Faculty Senate debates value of possible absence policy

Andres De Leon

The Sacramento State Faculty Senate resumed its discussion on the student excuse absence policy after the topic was held off the week before spring break.

This policy that would affect all Sac State students still remains under review before receiving approval.

“The issue is, does this give the student a right of appeal when they encounter somebody who is unreasonable,” said Anthony Sheppard, professor for the department of Recreation, Parks & Tourism.

The theme discussion over the two-hour meeting was to target what the policy entails and what it means for students.

“Faculty members need to be reasonable in providing accommodations to students who have to miss activities for things like jury duty or religious holidays that we’re already required provide them accommodation for,” said Matt Schmidtlein, geography professor. “There are faculty members on this campus who refuse to do so, who refuse to let students take a make up exam for any reason whatsoever and that is expressed in their syllabus, and as a result there is nothing the students can do.”

Some faculty members do not give students a reasonable opportunity to make up assignments or exams for missing class even with a legitimate excuse. The policy being discussed and amended by the senate addresses such situations and talks about providing students another avenue for resolving those issues.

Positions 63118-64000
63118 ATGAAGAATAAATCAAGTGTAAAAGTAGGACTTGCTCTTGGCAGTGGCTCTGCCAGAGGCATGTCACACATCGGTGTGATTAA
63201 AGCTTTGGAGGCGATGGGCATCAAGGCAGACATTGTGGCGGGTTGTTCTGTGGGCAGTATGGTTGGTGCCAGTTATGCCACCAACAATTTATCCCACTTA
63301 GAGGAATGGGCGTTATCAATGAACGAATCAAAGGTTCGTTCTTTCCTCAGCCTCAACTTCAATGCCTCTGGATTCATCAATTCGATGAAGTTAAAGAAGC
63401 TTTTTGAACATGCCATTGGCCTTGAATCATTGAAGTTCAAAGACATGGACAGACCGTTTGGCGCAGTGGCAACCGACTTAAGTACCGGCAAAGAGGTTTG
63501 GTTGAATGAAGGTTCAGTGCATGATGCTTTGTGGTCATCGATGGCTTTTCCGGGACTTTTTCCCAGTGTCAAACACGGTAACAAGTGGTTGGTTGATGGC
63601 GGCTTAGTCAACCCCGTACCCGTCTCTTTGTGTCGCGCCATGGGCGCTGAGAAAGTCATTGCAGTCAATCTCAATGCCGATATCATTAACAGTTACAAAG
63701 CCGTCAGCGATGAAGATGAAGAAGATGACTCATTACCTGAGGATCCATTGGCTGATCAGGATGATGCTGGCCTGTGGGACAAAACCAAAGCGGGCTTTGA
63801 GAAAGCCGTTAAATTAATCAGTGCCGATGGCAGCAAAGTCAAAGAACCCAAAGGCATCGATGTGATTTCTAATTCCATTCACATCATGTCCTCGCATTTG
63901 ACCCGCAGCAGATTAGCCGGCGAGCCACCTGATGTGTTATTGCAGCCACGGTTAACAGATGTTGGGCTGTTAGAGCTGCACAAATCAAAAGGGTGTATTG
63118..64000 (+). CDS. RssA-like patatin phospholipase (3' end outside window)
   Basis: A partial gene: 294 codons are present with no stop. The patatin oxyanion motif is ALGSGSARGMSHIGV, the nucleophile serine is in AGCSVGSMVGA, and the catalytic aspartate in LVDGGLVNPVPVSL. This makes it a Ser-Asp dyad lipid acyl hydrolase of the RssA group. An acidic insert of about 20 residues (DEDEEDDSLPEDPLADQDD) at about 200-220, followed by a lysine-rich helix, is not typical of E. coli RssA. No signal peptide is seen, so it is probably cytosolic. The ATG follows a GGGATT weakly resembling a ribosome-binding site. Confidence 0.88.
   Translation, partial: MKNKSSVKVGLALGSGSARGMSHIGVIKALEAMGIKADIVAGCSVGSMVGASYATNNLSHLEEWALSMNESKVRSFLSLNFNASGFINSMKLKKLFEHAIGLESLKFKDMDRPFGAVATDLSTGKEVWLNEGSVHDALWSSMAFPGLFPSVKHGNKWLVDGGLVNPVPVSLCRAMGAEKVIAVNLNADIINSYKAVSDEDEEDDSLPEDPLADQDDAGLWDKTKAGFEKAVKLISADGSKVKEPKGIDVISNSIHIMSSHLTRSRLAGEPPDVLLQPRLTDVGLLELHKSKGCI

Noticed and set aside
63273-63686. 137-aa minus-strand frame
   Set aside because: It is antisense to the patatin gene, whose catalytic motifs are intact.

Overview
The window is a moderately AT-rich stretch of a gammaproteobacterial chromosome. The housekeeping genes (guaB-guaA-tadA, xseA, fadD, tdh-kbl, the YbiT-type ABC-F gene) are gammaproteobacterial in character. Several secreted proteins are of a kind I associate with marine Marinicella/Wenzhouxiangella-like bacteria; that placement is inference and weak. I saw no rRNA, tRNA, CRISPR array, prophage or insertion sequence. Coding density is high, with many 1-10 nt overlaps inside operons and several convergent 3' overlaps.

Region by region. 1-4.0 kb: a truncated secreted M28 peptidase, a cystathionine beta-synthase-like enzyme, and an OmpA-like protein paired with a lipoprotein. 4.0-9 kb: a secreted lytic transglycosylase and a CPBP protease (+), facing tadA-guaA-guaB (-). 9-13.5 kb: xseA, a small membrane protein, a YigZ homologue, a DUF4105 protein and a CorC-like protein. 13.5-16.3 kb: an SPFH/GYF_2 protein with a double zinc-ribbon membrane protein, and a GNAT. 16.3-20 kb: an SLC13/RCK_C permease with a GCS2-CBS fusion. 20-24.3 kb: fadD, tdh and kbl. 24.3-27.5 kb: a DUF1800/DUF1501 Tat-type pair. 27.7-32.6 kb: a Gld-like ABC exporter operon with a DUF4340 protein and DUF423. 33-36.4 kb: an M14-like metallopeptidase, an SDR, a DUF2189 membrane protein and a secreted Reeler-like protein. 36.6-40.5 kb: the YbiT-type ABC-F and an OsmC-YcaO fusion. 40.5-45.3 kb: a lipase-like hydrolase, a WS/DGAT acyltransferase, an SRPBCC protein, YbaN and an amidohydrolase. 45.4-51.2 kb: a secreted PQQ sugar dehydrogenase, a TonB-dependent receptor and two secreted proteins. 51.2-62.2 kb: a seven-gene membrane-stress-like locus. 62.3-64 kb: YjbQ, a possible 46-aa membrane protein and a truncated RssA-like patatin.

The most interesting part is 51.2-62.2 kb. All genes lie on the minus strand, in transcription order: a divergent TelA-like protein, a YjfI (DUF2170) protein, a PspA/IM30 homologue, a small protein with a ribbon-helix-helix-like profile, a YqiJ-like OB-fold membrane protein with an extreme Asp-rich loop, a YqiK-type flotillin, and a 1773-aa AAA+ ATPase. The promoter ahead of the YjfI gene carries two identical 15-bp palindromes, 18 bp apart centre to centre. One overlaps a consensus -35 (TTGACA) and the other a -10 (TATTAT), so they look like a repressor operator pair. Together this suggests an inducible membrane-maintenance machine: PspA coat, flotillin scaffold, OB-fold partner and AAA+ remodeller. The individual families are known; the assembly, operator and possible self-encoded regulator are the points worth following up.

“Students have to be provided the opportunity to do makeup for some percentage of the class if they receive an excused absence for one of these defined reasons,” Schmidtlein said.

The policy would allow students to request permission to miss class for a legitimate reason.

“But it is to be decided at the discretion of the instructor at the course time,” said Katherine Pinch, professor for the department of Recreation, Parks & Tourism.

Next week, the debate for the policy will continue, but time will also be allotted to discuss a new program by the Hornet Bookstore.

The manager for the Hornet Bookstore, Jim Ontiveros, presented to the senate a new way for students to get ahold of their books more efficiently and quickly.

The program would make it so students purchase their books when registering for courses and having the cost of the book getting added to the student’s university fees.

Ontiveros said the bookstore would have to determine what the cost would be for that course, and that is included when you register for the classes as an automatic fee.

“The benefit of that when we determine what certain courses that would be included in this program, we can negotiate with publishers to get a better price,” said Ontiveros. “For students, it’s an equal access to material, so all your students will have all their materials on that first day.”

One concern spoken out by faculty was how this program would tie into students deciding to drop courses. Ontiveros answered the concern by saying that students will have the opportunity to return the books up until the university’s deadline day to add or drop classes.